So dear friends, are we up for a perversion or two, a leap into the outrageous? Are we willing to bring something new into the world, whether or not IQ tests have said we’re really smart, whether or not we have “academic credentials”, whether or not we’re young, old, male, female, outgoing, shy, black, white, Caucasian, Hispanic, Asian … anything!?

Let’s do it.

Irrational Me

The script for the play Jake’s Women came in the mail today.  I sat down and read the whole 99 pages.  Is this obsession?  Maybe some other version of pathology?  I don’t know.  But I want to be Jake.  It’s the story of a writer and the six women in his life – his dead wife Julie, his daughter Molly, his present wife Maggie, his sister Karen, his potential girlfriend Sheila and his therapist Edith.  Jake is loving, tortured and unstable.  I can do this.

The play will run in St. Thomas in February, 2016.  Auditions will probably be in December.  So why is my tongue hanging out now?  Unknown.  After I finished my read this afternoon, Jody said, “It’s you, Bruce.  Go for it.”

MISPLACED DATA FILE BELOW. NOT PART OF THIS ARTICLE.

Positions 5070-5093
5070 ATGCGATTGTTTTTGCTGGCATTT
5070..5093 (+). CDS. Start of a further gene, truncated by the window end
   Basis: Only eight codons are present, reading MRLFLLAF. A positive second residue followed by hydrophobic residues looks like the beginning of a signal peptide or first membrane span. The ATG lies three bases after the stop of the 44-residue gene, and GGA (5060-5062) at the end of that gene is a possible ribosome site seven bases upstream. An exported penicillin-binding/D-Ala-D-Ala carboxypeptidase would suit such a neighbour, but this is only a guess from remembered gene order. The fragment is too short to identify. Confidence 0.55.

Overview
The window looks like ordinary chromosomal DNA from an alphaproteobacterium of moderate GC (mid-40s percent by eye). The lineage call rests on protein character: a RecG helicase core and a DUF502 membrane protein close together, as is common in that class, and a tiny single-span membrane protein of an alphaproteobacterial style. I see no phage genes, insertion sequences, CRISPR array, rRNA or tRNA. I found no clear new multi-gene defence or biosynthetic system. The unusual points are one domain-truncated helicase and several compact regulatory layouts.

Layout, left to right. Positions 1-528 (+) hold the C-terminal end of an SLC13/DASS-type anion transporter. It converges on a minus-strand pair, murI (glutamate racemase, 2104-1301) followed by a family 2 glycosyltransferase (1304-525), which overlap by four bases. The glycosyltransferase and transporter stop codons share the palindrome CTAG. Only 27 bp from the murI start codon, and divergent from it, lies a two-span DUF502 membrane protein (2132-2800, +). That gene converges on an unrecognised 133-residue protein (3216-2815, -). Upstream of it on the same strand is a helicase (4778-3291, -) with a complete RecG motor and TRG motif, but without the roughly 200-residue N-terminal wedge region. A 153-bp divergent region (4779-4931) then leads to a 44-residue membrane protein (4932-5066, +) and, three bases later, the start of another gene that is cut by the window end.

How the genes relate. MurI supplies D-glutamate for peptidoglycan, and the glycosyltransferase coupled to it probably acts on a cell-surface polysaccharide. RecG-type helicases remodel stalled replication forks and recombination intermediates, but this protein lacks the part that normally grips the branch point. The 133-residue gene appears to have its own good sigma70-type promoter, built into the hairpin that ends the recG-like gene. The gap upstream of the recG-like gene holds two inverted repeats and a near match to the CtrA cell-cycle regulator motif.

Julie died years ago in a car accident.  Molly was eleven at the time.  Julie’s spirit visits Jake and wants to come again on her birthday – October 12 – to get to know Molly as a young adult.  October 12 is Jody’s birthday.  I just stared at page 47 when the date was revealed.  Oh my.  What’s at work here?

At the end of Act 1, Maggie is walking out on Jake, wanting a six-month separation.  Two Mollies (ages 12 and 21) appear to Jake and sit next to him on the couch.  He holds their hands as the three of them sit together in silence.  I cried.  Jody and I decided not to have kids, and in the many years since I’ve often wished I had a daughter.  So will I have one, for the two months of rehearsals and performances?

My brain is skewed.  It must be, for I’ve decided to start memorizing Jake’s lines in the play.  There are lots of them.  Who’s to say I’ll even get the part?  And you know, it doesn’t matter.  There’s something magical about the possibility that I’ll have learned every word dear Jake says and never perform it onstage.  I would be fine with that … really.

So I begin with the first paragraph, smiling and shaking my head.  What kind of human being have I become?  Time will tell.